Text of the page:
Jailed aid worker Zaghari-Ratcliffe’s husband appeals to Iranian minister on UK visit

This file photo shows Nazanin Zaghari-Ratcliffe (R) posing for a photograph with her husband Richard and daughter Gabriella (L). (AFP/Free Nazanin campaign)
Updated 21 February 2018
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Jailed aid worker Zaghari-Ratcliffe’s husband appeals to Iranian minister on UK visit

LONDON: Richard Ratcliff has made a further appeal for the release of his wife, British-Iranian citizen Nazanin Zaghari-Ratcliffe, who has been imprisoned in Iran since April 2016.
Ratcliff delivered letters of support for his wife, a charity worker serving a five-year prison sentence in Iran, to the Iranian embassy on Wednesday morning. He is hoping they will be seen by Iran’s deputy foreign minister Abbas Araghchi, who is visiting the UK this week.
“We’re delivering the letters today because of the opportunity of the deputy foreign minister being here,” Ratcliff told the Press Association outside the Iranian embassy in west London.
“He’s here to improve relations between Iran and the UK and we want Nazanin to be right at the front of that.”
He was joined by supporters from Amnesty International, who said they would not rest until her release.
Zaghari-Ratciffe, a project manager for Thomson Reuters Foundation says she was in Iran to visit relatives with her daughter Gabriella, who was 18 months old at the time of her mother’s arrest.
She stands accused of plotting to overthrow the Iranian regime, but many believe her incarceration is a political ploy.
UK foreign secretary Boris Johnson inflamed the situation last year when he told a parliamentary committee that Zaghari-Ratcliffe has been in Iran to train journalists. He later apologized for comments that risked worsening her plight.
Iranian officials recently proposed moving Zaghari-Ratciffe and her daughter, who is currently residing with her grandparents in Iran, to a rented house under armed gaurd. Her husband has refused the offer.
“The family’s view was that this would simply be a different kind of imprisonment, and not an option for Nazanin and Gabriella.”
“We are not about to put Gabriella under armed guard,” he said in a statement.


Syrian children study on the ground in abandoned villa

Displaced Syrian children attend class at a makeshift school in the village of Muhandiseen, in the south western countryside of the Aleppo province, on September 24, 2018. (AFP)
Updated 25 September 2018
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Syrian children study on the ground in abandoned villa

  • Some sit with their knees drawn on a plastic woven carpet, their shoes neatly by its side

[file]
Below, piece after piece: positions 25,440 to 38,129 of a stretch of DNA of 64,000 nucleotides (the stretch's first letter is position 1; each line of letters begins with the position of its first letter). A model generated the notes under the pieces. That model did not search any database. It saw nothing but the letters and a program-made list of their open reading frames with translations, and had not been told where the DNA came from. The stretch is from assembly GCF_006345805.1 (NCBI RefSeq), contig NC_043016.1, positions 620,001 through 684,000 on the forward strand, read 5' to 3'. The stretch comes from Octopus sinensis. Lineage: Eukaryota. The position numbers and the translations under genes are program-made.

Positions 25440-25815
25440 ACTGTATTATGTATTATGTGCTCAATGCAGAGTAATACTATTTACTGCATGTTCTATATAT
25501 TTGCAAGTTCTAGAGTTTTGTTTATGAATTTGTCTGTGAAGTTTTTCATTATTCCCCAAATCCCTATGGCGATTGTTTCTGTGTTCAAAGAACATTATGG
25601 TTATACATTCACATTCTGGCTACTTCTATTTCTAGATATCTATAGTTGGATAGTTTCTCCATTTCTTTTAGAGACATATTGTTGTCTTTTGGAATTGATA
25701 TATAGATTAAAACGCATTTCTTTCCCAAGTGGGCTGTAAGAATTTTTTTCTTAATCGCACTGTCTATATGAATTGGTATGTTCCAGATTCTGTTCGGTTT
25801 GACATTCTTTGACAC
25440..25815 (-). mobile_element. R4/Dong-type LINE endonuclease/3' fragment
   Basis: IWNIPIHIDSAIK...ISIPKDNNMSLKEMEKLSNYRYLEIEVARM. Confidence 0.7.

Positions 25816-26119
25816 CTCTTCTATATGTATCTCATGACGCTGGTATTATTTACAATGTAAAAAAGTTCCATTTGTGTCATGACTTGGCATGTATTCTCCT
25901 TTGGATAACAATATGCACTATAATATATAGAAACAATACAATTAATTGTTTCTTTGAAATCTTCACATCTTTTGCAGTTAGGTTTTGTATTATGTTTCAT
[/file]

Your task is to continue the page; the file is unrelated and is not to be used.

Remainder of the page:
ALEPPO, Syria: In rebel-held northern Syria, displaced children sit or lie on the ground of an unfinished villa, bending over their notebooks to apply themselves as they write the day’s lesson.
Four teachers instruct around 100 children — girls and boys aged six to 12 — at the makeshift school in an opposition-held area in the west of the northern province of Aleppo.
Between the bare walls of the villa abandoned mid-construction, children sit or lie on sheets or plain carpets, their small backpacks cast by their side.
Dubbed “Buds of Hope,” the teaching facility has no desks, library or even working toilets.
Instead, the air wafts in from beyond the pine trees outside through the gaping windows in the cement wall.
Dressed in a bright blue T-shirt and jeans, her hair neatly tied back in a pony tail, a barefoot girl kneels over her book, carefully writing.
“This isn’t a school,” says 11-year-old Ali Abdel Jawad.
“There aren’t any classrooms, no seats, nothing. We’re sitting on the ground,” he says.
In one classroom, a gaggle of veiled young girls sit on a bench, as the teacher explains the lesson to one of their male counterparts near a rare white board.
In another, the school’s only female teacher perches on a plastic chair, as her students gather around on the floor, their backs against the wall.

Some sit with their knees drawn on a plastic woven carpet, their shoes neatly by its side.
The children — as well as their teachers — have been displaced from their homes in other parts of Syria due to the seven-year war, a teacher told an AFP photographer.
Some hail from Eastern Ghouta outside Damascus, a former rebel stronghold that fell back under regime control in April after a blistering offensive and surrender deals.
Others come from the central provinces of Hama or Homs.
A dry fountain lies in the courtyard outside the villa’s elegant facade, where girls link arms and swing around in a circle.
Schools in opposition-held areas are generally funded by aid organizations, but have in the past been hit by bombardment.
“We’re always scared of bombardment and of the situation in general,” says one of the teachers, giving his name as Mohammed.
The building lies in rebel-held territory adjacent to regime-controlled parts of Aleppo city to the east, but also the major opposition stronghold of Idlib to the west.
Some three million people live in the Idlib province and adjacent areas of the neighboring Aleppo and Latakia provinces, around half of them displaced by war in other parts of Syria.
Earlier this month, many feared a regime assault on Idlib, but last week Damascus ally Moscow and rebel backer Ankara announced a deal to temporarily halt it.